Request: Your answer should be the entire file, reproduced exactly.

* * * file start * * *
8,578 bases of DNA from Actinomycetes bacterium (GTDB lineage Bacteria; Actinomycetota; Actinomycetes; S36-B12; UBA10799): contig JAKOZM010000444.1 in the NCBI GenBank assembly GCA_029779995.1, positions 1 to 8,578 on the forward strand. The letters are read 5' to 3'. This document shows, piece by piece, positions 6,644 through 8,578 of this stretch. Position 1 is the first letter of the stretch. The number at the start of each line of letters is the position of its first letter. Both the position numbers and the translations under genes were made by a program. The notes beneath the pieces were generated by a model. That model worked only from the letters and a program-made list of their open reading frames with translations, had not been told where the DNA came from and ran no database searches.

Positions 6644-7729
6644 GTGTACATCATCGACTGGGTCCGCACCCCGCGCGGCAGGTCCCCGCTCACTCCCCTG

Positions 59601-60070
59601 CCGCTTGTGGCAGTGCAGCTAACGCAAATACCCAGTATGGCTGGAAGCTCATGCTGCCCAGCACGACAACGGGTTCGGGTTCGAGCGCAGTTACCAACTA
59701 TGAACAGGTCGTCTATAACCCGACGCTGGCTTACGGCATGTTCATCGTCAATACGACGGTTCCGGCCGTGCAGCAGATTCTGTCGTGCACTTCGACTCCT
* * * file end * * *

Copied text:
8,578 bases of DNA from Actinomycetes bacterium (GTDB lineage Bacteria; Actinomycetota; Actinomycetes; S36-B12; UBA10799): contig JAKOZM010000444.1 in the NCBI GenBank assembly GCA_029779995.1, positions 1 to 8,578 on the forward strand. The letters are read 5' to 3'. This document shows, piece by piece, positions 6,644 through 8,578 of this stretch. Position 1 is the first letter of the stretch. The number at the start of each line of letters is the position of its first letter. Both the position numbers and the translations under genes were made by a program. The notes beneath the pieces were generated by a model. That model worked only from the letters and a program-made list of their open reading frames with translations, had not been told where the DNA came from and ran no database searches.

Positions 6644-7729
6644 GTGTACATCATCGACTGGGTCCGCACCCCGCGCGGCAGGTCCCCGCTCACTCCCCTG

Positions 59601-60070
59601 CCGCTTGTGGCAGTGCAGCTAACGCAAATACCCAGTATGGCTGGAAGCTCATGCTGCCCAGCACGACAACGGGTTCGGGTTCGAGCGCAGTTACCAACTA
59701 TGAACAGGTCGTCTATAACCCGACGCTGGCTTACGGCATGTTCATCGTCAATACGACGGTTCCGGCCGTGCAGCAGATTCTGTCGTGCACTTCGACTCCT